The dollar is so weak against the euro, which is the currency on the islands. How can we cut food costs?
All three of your hotels—La Caravelle on Martinique, and Caraïb'Bay and La Toubana on Guadeloupe—have kitchenettes in the rooms. Stop at a supermarket and stock up on breakfast fare and snacks. When you're out and about, the best food bargains will be at the beaches. Those restaurants—most of which serve Creole food—and bars tend to be much less expensive than the ones in the towns and cities. For lunches or light dinners on Guadeloupe, look for bokit stands, where $5 buys you the pita-meets-panini sandwich, filled with seafood, ham and cheese, or vegetables.

On Martinique, we're staying on Presqu'île de la Caravelle, and on Guadeloupe, we'll be near Ste.-Anne and Deshaies. Any restaurant suggestions?
Your hotel on Martinique is just a 15-minute drive from Tartane, where there's a row of well-priced restaurants. In La Trinité, a village next to Tartane, locals go to La Tartanaise restaurant for the unofficial national drink, ti-punch, made of rum, lime, and sugar (5 rue Galba, 011-596/596-58-54-87, dinner from $16).
Kouleur Kreole, in Ste.-Anne, serves French and Creole fare (chemin de la Plage, 011-590/590-91-45-76, entrées from $13). If you want to enjoy rum drinks and not worry about driving home, make a reservation at L'Americano Café, next to the town market. A shuttle will pick you up at your hotel and bring you back when you've finished dinner (blvd. Georges Mandel, 011-590/590-88-38-99, entrées from $12). In Deshaies, stay away from the main strip, where the restaurants are expensive. Instead, go to Barbuto, a tapas place on the water, for cappa santa, or seared sea scallops (Le Bourg, 011-590/590-89-87-28, barbutonyc.com, plates from $11).

How much time should we allow for each capital city?
A half day in Guadeloupe's Pointe-à-Pitre is plenty. Spend the morning shopping for traditional crafts and flavored rums at the Marché Couvert, on the corner of rues Peynier and Schoelcher, and then have lunch at the Paella Grill (29 rue Frébault, 011-590/590-82-12-34, lunch from $11).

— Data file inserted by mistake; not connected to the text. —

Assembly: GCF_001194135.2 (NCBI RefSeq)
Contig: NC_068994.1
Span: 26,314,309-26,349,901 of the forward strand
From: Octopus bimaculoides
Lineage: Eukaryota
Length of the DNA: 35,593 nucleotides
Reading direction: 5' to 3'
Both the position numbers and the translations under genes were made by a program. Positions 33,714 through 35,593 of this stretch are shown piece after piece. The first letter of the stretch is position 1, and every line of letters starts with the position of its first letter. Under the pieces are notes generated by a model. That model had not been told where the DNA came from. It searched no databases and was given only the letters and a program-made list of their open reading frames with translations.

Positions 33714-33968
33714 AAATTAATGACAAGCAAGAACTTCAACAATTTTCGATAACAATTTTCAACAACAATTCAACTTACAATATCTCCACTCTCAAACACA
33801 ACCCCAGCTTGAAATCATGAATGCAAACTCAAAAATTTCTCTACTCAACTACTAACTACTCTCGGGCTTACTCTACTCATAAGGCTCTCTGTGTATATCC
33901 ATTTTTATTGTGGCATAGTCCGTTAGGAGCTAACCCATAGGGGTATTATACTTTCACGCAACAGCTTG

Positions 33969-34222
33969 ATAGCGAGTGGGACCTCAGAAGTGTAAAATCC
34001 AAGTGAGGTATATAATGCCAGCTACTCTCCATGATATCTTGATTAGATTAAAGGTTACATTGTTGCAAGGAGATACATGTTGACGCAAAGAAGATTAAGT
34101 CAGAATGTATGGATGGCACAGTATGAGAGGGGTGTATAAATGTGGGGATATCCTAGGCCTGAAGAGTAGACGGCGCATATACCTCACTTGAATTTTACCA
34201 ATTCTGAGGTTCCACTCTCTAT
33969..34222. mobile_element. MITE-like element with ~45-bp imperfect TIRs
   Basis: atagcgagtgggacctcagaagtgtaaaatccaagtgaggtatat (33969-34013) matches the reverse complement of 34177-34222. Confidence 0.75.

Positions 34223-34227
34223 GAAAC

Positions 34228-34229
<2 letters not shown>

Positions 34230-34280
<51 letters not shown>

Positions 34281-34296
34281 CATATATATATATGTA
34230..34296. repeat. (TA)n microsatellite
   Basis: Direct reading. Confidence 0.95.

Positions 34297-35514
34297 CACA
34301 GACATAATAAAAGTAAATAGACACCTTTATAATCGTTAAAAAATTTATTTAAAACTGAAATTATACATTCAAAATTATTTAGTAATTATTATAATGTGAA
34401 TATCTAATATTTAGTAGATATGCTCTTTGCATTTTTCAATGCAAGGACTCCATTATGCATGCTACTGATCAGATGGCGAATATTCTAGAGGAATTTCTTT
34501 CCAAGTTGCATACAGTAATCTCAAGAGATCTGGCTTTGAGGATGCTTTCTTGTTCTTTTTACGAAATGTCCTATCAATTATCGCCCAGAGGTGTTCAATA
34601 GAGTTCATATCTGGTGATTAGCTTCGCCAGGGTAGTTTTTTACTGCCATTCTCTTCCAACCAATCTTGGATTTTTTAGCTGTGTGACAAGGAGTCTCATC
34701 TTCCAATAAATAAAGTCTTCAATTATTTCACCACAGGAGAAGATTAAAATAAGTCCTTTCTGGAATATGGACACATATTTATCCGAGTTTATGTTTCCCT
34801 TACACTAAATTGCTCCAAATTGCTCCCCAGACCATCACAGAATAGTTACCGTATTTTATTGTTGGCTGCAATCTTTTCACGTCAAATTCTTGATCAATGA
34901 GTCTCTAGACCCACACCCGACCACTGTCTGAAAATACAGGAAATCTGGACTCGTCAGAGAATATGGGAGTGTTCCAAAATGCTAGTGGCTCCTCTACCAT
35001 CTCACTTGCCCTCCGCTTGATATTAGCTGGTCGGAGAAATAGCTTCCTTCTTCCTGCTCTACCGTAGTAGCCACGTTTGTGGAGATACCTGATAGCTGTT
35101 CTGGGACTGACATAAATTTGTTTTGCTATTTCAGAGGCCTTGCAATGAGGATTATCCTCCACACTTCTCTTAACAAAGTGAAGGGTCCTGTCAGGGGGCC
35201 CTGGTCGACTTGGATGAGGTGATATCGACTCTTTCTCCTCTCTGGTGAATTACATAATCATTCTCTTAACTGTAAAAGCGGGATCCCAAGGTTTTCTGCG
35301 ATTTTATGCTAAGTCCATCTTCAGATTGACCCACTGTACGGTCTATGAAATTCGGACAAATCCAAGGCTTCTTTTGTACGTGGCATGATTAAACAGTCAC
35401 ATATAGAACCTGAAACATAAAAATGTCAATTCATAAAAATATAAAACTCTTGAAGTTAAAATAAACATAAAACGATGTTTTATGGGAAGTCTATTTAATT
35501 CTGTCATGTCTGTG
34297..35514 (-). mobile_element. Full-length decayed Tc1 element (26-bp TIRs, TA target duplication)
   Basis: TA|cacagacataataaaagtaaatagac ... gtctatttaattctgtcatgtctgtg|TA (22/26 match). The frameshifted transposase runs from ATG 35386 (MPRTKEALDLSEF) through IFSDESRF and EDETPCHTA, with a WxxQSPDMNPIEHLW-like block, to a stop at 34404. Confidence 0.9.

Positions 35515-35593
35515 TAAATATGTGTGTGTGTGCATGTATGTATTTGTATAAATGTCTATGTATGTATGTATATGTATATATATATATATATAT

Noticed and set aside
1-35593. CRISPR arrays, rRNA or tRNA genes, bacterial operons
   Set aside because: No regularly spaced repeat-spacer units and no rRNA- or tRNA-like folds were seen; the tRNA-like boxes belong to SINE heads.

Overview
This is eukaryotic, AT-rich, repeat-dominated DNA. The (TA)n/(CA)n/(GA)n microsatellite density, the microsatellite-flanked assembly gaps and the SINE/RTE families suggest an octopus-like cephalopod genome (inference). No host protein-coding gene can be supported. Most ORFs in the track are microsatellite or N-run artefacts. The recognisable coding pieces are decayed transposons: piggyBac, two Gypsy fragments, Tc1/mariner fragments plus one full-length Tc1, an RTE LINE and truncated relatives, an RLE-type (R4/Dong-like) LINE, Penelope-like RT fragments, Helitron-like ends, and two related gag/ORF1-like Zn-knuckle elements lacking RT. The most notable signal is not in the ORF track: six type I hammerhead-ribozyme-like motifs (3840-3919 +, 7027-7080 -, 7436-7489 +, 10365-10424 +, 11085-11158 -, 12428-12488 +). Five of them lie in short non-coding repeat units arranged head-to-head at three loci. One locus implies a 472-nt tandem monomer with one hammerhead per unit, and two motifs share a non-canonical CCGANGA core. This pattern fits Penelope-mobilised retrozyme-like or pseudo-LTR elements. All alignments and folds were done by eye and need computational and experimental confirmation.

In Martinique's Fort-de-France, you'll want a full day to explore the compact downtown. Some highlights: the colorful Schoelcher Library, built in Paris for the 1889 World Exposition and later shipped to Martinique (rue de la Liberté, free); La Savane, the main park in the center of the city; and Fort St.-Louis, a historic naval fort that's still an active naval base. Stop for the French-Creole cuisine at CyberDeliss, a café/bar six blocks west of La Savane. The owners love to serve—and talk about—their favorite island rums (113 rue Ernest Deproge, Point Simon, 011-596/596-78-71-43, entrées from $9).

We'd love to visit a rum distillery.
Guadeloupe's Musée du Rhum, at the Reimonenq Distillery in the village of Ste.-Rose, does a great job of explaining the process that turns sugar cane into rum. In addition to the historic stills and old cane-crushing machines, there's an interesting—if random—collection of model boats, butterfly specimens, and coiffes, or madras head wraps. From Pointe-à-Pitre, take the N2 and then just follow the signs (011-590/590-28-70-04, musee-du-rhum.fr, admission $9).

Unasked-for advice Book a tour to dive or snorkel at Guadeloupe's Cousteau Reserve. It's said that if you touch the head of the Jacques Cousteau statue, you'll have only good luck in the water (011-590/590-98-86-63, heures-saines.gp, $78).